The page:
Plectranthus hail from warm temperate to tropical areas of the world (particularly South Africa) and grow in shadier parts of the garden under trees in very ordinary soil where many plants do not thrive. They grow quickly and are tolerant of drought and root-competition.
South African Plectranthus saccatus (ht 1m) is a low-growing shrub with jacaranda-blue, pouched blooms, which are larger than most other Plectranthus. It has pretty, scalloped-edged leaves. It is an almost indestructible plant in the most inhospitable conditions of dry shade where it will form ribbons of colour as its cane-like stems scramble through other plants, or even climb up fences. It can be grown almost as a shrubby groundcover - or else clipped to a rounded shape. It is an excellent companion to the jewel-like flowers of pink, white or purple Impatiens, adding just the hue that they lack. It grows well with cane and shrub Begonia plants, which also flower well in shade. It looks very effective grown with gold- or lime-coloured leaves, such as golden Duranta or with greenish-yellow flowers, such as those of Justicia brandegeeana or Nicotiana langsdorffii. In South Africa, there are a number of named cultivars, including a white one and types with speckling and stripes on the flowers.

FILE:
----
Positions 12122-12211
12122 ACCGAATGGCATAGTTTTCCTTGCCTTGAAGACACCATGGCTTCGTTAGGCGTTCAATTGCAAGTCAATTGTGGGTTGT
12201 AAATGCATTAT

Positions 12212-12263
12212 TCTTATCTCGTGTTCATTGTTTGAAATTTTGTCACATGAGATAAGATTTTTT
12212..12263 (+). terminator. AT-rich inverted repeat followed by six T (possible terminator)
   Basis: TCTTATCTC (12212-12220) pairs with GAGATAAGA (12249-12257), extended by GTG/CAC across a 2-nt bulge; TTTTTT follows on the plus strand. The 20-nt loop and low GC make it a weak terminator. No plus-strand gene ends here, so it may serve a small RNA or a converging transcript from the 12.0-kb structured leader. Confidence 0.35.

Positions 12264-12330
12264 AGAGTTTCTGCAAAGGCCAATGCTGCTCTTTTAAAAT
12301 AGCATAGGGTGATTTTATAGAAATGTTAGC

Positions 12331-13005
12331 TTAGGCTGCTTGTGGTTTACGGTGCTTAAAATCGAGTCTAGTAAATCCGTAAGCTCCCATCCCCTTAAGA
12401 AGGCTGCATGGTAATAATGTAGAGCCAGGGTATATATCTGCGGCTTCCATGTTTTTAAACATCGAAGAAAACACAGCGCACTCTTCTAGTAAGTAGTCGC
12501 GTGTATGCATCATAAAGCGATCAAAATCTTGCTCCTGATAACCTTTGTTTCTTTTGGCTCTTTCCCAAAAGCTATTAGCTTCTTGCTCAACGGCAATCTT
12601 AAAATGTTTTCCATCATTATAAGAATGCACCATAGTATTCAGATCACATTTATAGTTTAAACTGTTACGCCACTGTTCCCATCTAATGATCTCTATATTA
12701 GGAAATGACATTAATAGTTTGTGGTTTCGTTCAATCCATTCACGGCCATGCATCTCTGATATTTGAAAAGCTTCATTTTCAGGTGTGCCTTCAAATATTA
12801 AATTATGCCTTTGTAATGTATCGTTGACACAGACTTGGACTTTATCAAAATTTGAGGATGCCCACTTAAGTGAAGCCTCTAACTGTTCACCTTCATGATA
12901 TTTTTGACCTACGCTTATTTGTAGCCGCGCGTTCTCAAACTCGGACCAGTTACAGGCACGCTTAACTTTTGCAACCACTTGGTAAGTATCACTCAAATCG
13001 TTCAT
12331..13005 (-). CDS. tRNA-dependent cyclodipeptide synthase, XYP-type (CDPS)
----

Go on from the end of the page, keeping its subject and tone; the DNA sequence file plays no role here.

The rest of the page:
It can begin to flower in summer but seems at its best in autumn. It can be grown in a pot. Prune back after flowering, or in early spring in colder areas. It is frost sensitive, but if grown in the shade of taller shrubs and trees, this will provide some protection. All Plectranthus need to be replaced by new cuttings every so often as they get a bit straggly after a few years. They are easily propagated in spring or autumn.